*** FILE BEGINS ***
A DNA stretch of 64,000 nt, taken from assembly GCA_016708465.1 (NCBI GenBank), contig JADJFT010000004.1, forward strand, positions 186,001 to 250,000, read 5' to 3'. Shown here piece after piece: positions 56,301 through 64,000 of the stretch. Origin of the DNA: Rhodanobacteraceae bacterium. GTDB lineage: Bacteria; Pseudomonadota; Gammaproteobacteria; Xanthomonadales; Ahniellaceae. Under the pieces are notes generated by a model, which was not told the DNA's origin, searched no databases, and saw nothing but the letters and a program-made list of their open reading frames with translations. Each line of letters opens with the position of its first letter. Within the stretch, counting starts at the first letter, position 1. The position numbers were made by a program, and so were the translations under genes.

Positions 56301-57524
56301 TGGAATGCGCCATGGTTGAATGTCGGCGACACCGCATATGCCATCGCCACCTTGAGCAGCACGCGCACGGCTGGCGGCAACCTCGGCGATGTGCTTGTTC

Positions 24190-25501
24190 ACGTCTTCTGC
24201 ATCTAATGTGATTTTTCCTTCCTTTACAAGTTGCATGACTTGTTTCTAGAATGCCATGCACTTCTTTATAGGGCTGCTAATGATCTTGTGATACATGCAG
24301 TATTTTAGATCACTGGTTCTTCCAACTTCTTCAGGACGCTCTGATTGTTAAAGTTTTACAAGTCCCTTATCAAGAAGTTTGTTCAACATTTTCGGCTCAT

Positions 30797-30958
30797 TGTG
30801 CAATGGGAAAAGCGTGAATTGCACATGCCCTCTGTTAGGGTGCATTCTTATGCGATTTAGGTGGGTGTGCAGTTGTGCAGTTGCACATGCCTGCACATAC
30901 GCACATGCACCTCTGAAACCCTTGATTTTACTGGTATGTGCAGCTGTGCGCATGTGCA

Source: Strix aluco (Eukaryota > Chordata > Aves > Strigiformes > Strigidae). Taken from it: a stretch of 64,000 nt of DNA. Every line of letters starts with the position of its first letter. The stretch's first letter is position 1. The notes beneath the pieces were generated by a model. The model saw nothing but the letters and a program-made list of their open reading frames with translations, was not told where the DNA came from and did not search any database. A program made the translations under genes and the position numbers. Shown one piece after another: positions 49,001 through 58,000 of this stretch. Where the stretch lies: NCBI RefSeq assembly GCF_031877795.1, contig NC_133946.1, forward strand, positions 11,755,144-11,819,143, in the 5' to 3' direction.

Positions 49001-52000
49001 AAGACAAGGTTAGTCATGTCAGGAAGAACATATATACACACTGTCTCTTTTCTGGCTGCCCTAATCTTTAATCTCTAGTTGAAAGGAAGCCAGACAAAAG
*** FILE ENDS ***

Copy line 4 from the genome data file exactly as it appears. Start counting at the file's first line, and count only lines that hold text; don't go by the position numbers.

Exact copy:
Positions 24190-25501